With Spurs needing to bolster their homegrown options, they use a large chunk of the money gained from selling those three defenders to sign 20-year-old Max Aarons from relegated Norwich City.
At the other end of the age scale the club tie up a free transfer for Willian.
While they have plenty of options in the position – Mourinho says he’s delighted with his ‘six attacking options’ – and with QPR’s £20m price tag on Eberechi Eze considered too steep, the Spurs boss decides that the Brazilian’s winning mentality and understanding of his methods make him an important squad addition and is just too much of a bargain without a fee.
In another free move, Spurs snap up Malang Sarr. The 21-year-old Nice centre-back, who can also play at left-back, joins Toby Alderweireld, Eric Dier, Davinson Sanchez and Japhet Tanganga to balance out Mourinho’s centre-back options with a left-footer.
This is Tottenham Hotspur though so there’s always going to be something left until the final days of the window and of course it’s regarding the striker issue.
Spurs are able to free up some funds due to the scheduling of a string of lucrative stadium events and concerts for later in the year as well as a kinder than expected deal over TV revenue rebate money.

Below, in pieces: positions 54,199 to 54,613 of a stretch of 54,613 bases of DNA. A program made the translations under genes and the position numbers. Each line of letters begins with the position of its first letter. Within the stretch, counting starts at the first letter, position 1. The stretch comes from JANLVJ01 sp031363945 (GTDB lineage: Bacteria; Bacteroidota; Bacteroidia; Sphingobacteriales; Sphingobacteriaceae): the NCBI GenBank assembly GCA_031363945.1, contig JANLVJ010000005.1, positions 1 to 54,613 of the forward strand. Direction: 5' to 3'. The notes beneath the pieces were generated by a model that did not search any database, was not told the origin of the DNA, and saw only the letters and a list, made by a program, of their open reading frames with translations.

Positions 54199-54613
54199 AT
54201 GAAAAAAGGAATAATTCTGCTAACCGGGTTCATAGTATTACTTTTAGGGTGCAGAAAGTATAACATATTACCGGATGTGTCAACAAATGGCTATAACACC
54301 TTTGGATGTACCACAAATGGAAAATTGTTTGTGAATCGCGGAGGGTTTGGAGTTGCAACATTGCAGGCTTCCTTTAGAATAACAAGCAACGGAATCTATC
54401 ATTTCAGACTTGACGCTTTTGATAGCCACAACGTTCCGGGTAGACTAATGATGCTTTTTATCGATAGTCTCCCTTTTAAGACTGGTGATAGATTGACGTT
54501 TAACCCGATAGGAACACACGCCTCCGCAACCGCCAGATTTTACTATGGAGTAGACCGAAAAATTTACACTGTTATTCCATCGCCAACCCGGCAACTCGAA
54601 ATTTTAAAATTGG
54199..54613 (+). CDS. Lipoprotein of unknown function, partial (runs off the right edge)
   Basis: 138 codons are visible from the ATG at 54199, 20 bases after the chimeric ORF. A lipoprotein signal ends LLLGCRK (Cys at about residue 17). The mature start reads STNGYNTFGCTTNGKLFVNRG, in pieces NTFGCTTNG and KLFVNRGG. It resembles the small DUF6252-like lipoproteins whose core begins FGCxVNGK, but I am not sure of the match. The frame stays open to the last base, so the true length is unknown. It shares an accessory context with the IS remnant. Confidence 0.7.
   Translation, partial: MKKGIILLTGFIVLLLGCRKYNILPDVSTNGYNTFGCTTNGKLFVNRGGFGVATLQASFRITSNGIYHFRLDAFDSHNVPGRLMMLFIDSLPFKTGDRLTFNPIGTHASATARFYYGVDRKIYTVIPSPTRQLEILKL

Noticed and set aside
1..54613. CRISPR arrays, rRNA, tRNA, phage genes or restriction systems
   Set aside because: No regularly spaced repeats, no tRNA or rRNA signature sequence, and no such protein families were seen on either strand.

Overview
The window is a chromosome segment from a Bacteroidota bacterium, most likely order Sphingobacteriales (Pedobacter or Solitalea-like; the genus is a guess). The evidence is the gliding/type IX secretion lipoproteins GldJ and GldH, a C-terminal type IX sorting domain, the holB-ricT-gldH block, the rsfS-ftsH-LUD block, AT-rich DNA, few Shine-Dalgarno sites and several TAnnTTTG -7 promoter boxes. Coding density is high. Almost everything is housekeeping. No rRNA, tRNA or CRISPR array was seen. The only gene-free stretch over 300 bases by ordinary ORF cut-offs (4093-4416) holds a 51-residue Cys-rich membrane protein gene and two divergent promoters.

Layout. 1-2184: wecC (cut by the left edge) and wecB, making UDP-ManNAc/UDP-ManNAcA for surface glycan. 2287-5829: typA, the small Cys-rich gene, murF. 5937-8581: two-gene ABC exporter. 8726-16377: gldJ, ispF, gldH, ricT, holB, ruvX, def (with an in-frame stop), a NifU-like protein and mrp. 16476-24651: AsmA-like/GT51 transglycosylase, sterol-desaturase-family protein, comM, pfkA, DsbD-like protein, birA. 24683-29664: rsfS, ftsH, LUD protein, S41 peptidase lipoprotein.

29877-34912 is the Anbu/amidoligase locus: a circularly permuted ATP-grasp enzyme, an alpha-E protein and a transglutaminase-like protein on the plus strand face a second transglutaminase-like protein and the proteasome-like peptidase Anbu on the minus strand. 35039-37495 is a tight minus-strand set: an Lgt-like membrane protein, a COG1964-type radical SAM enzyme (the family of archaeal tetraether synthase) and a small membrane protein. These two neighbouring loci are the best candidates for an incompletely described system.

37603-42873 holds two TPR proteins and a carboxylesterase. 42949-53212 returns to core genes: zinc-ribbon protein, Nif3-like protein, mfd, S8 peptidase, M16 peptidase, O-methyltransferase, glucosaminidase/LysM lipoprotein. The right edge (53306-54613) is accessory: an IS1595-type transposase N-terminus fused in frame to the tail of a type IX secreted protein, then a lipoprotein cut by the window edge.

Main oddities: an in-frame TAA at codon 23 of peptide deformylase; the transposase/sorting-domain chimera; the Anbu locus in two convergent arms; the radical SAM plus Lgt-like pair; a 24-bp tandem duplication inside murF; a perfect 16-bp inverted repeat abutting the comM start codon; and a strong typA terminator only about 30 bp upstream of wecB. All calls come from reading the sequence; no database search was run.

They are able to sign Mourinho’s first choice striker target, Napoli’s Arkadiusz Milik, also in the final year of his contract, after the Portuguese makes a personal call to the 26-year-old Poland international, who rejects overtures from Juventus and Atletico Madrid to link up with Spurs.
In turn Tottenham agree a loan deal for Troy Parrott to head to QPR until January and tell the teenage striker that if he hits the goal trail in the Championship he will be brought back in January to compete for a place in the squad.
Mourinho and Ndombele also hold an important meeting where the Spurs boss spells out exactly how big a role the Frenchman will have in his team for the coming campaign and the midfielder fully commits himself to the season ahead.